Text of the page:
We diligently represent employees who are misclassified as exempt or not covered as independent contractors.
It is common for employers to misclassify employees as independent contractors or as otherwise “exempt” employees in order to avoid paying overtime, minimum wages, employment taxes, workers compensation insurance, and healthcare and other benefits. Employee misclassification may not only violate the law; it may also impose serious financial hardship and other adverse consequences on the misclassified employee.
If you believe your company has misclassified you as an independent contractor, Martin & Bonnett may be able to help you claim the pay and benefits that you deserve.
If a business classifies a worker as an employee, it must pay taxes for Social Security, Medicare, unemployment insurance benefits and payroll taxes. The business must also comply with federal, state and local rules and regulations governing employment, including minimum wage and overtime, rules that prohibit unauthorized deductions and unfair contracts and leases, and rules that require provision of healthcare and other benefits, such as FMLA and protection from discrimination.
However, if a worker is classified as an independent contractor, the business does not have to worry about complying with often costly and burdensome rules and regulations, including the requirements to pay minimum wages and/or overtime. Moreover, businesses do not have to provide independent contractors with health insurance, retirement plans, paid vacation and other costly fringe benefits. Thus, there is great incentive to classify workers as independent contractors.
To determine whether a worker is an employee or an independent contractor, courts look to the degree of control exercised by the employer, including three categories of “control and independence” rules:
- Behavioral. Does the company control, or have the right to control, what the person does and how the person does his or her job?
- Financial. Are the business aspects of the worker’s job controlled by the payor? How is the individual paid? Are expenses reimbursed? Who provides tools, supplies, vehicles, etc.?
- Type of Relationship. Will the relationship continue? Is the work performed a key aspect of the employer’s business?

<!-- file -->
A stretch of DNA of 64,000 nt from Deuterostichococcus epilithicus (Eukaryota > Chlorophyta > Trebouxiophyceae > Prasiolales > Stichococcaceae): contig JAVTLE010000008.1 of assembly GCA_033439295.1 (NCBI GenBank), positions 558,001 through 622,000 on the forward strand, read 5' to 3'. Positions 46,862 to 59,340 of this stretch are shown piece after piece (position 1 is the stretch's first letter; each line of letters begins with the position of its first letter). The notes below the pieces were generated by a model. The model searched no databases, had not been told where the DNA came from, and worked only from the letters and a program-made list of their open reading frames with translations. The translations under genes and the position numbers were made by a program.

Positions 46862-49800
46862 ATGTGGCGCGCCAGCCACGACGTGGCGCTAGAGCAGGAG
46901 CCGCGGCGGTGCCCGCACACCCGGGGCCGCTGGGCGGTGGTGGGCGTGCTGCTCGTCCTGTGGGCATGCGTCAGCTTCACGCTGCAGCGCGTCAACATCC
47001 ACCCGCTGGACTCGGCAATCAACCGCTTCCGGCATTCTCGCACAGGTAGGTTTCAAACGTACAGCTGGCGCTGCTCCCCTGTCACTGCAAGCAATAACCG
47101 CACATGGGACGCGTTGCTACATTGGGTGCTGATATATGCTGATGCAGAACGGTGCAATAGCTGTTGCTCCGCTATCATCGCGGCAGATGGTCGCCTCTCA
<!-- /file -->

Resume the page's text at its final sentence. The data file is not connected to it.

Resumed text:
The fact that a person has signed an agreement stating that he or she is an independent contractor or exempt employee is not controlling. The reality of the working relationship is more important than the name given to the relationship in an agreement. In addition, the fact that a person has incorporated a business or is licensed by a government agency has little bearing on determining whether they are an employee.
The “economic realities test” provided by the Labor Department’s Wage and Hour Division helps to differentiate between employees and independent contractors. The Department has stated that “the goal of the economic realities test is to determine whether a worker is economically dependent on the employer (and is therefore an employee) or is really in business for him or herself (and is therefore an independent contractor).”
According to the DOL, the following factors are generally considered when determining whether, under the FLSA, a worker is an employee as opposed to an independent contractor:
- The employer’s level of control over the worker.
This factor focuses on who sets compensation and hours, who determines how the work is performed, and whether the worker is free to work for others and hire helpers. This is a complex analysis that requires careful review, because the employer may have little control in certain situations involving both employees and independent contractors. In those instances, the DOL will look to who has meaningful, substantial control over various aspects of the working relationship. Thus, a worker can be found to be an employee even if the employer exercises less day-to-day control over the worker. Note that this factor does not hold any greater weight than the other factors.
- Whether the work is an integral part of the employer’s business.
If a worker’s work is integral to the employer’s business, he or she is more likely to be economically dependent on the employer and less likely to be in business for himself or herself. Work is probably integral to the employer’s business if it is a part of its production process or is a service that the employer is in business to provide.
- Whether the worker has a managerial role.
This factor focuses on whether the worker has a managerial role, for example, of hiring and supervision of workers, whether the workers managerial skill affects his or her opportunity to advance in the company.
- The relative investments in facilities and equipment by the worker and the employer.
To be classified as an independent contractor, the worker must make some investment compared to the employer’s investment (and bear some risk for a loss). That may include investment in tools and equipment, so long as a worker’s investment compares favorably enough to the employer’s that they appear to be sharing risk of loss.
- The worker’s independence and initiative.
Both employees and independent contractors may be skilled workers. The DOL focuses on whether the worker’s skills demonstrate that he or she exercises independent business judgment, and whether he or she has personally invested in training, education or development of skills. The fact that a worker is in open market competition with others would also suggest independent contractor status.
- Whether the employer/worker relationship is permanent.
A permanent relationship with the employer suggests that the worker is an employee. However, the lack of permanence does not necessarily mean independent contractor status, because the impermanent relationship may be due to industry-specific factors, or the fact that an employer uses staffing agencies.